depositing a top metal layer overlying said antifuse and said dielectric spacers; and
patterning said top metal layer to complete said antifuse cell in said integrated circuit device.
2. The method according to claim 1 wherein said metal plug contacts an underlying metal line over a second insulating layer.
3. The method according to claim 2 wherein said second insulating layer covers semiconductor device structures including a plurality of gate electrodes and their associated source and drain regions.
4. The method according to claim 1 wherein said steps of depositing said dielectric layer and etching said dielectric layer comprise:
depositing a silicon oxide layer overlying said antifuse;
depositing a silicon nitride layer overlying said silicon oxide layer;
blanket etching said silicon nitride layer with an etch stop on said silicon oxide layer to form silicon nitride spacers on said silicon oxide layer; and
blanket etching said silicon oxide layer to form silicon oxide spacers on said sidewalls of said antifuse underlying said silicon nitride spacers.
5. The method according to claim 4 wherein said step of blanket etching said silicon nitride layer has an etch selectivity of silicon nitride with respect to silicon oxide of greater than about 30 to 1.
6. The method according to claim 4 wherein said step of blanket etching said silicon oxide layer is a timed etch having an etch selectivity of silicon oxide with respect to silicon nitride of greater than about 10 to 1.
7. The method according to claim 1 wherein said steps of depositing said dielectric layer and etching said dielectric layer comprise:
depositing a first silicon-based dielectric layer overlying said antifuse;
blanket etching said first silicon-based dielectric layer to form first spacers on said sidewalls of said antifuse;
depositing a second layer of same said silicon-based dielectric layer overlying said antifuse and said first spacers; and
blanket etching said second layer to form second spacers on said sidewalls of said antifuse on top of said first spacers.
8. The method according to claim 7 wherein said steps of depositing same said silicon-based dielectric layer and blanket etching said layer are repeated until a stack of spacers is formed to cover said sidewalls of said antifuse.
9. The method according to claim 7 wherein said second silicon-based dielectric layer is thinner than said first silicon-based dielectric layer.
10. The method according to claim 8 wherein said each subsequent silicon-based dielectric layer is thinner than its preceding silicon-based dielectric layer.
11. The method according to claim 1 wherein said steps of depositing said dielectric layer and etching said dielectric layer comprise:
depositing a first silicon-based dielectric layer overlying said antifuse;
blanket etching said first silicon-based dielectric layer to form first spacers on said sidewalls of said antifuse;
depositing a second silicon-based dielectric layer overlying said antifuse and said first spacers wherein said second layer can be etched selectively with respect to said insulating layer;
depositing a third silicon-based dielectric layer overlying said second layer wherein said third layer can be etched selectively with respect to said second layer;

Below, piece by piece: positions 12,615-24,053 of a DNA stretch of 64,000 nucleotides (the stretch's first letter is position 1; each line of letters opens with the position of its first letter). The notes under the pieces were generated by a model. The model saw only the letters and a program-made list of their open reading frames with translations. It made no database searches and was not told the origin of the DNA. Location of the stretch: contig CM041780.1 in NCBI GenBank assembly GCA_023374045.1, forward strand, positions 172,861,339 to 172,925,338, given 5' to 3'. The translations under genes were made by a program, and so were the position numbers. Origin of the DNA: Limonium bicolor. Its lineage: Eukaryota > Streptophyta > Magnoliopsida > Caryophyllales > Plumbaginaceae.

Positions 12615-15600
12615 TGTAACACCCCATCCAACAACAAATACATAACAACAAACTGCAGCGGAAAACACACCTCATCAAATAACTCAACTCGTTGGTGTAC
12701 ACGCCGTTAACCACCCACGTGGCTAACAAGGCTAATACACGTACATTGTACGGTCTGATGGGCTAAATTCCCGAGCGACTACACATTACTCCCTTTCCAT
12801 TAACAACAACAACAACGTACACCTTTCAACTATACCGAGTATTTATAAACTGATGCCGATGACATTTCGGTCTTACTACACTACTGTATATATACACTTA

blanket etching said third layer with an etch stop on said second layer to form third spacers on said second layer; and
blanket etching said second layer with an etch stop on said insulating layer to form second spacers on said sidewalls of said antifuse and overlying said first spacers and underlying said third spacers.
12. The method according to claim 11 wherein said step of blanket etching said third layer has an etch selectivity of said third layer with respect to said second layer of greater than about 30 to 1.
13. The method according to claim 11 wherein said step of blanket etching said second layer has an etch selectivity of said second layer with respect to said insulating layer of greater than about 10 to 1.
14. A method of fabricating an antifuse cell in an integrated circuit device comprising:
providing an antifuse overlying a metal plug in an insulating layer on a semiconductor substrate;
depositing a silicon oxide layer overlying said antifuse;
depositing a silicon nitride layer overlying said silicon oxide layer;
blanket etching said silicon nitride layer with an etch stop on said silicon oxide layer to form silicon nitride spacers on said silicon oxide layer;
blanket etching said silicon oxide layer to form silicon oxide spacers on sidewalls of said antifuse underlying said silicon nitride spacers wherein said silicon oxide and silicon nitride spacers together form dielectric spacers on the sidewalls of said antifuse;
depositing a top metal layer overlying said antifuse and said dielectric spacers; and
patterning said top metal layer to complete said antifuse cell in said integrated circuit device.
15. The method according to claim 14 wherein said metal plug contacts an underlying metal line over a second insulating layer.
16. The method according to claim 14 wherein said second insulating layer covers semiconductor device structures including gate electrodes and associated source and drain regions.
17. The method according to claim 14 wherein said step of blanket etching said silicon nitride layer has an etch selectivity of silicon nitride with respect to silicon oxide of greater than about 30 to 1.
18. The method according to claim 14 wherein said step of blanket etching said silicon oxide layer is a timed etch having an etch selectivity of silicon oxide with respect to silicon nitride of greater than about 10 to 1.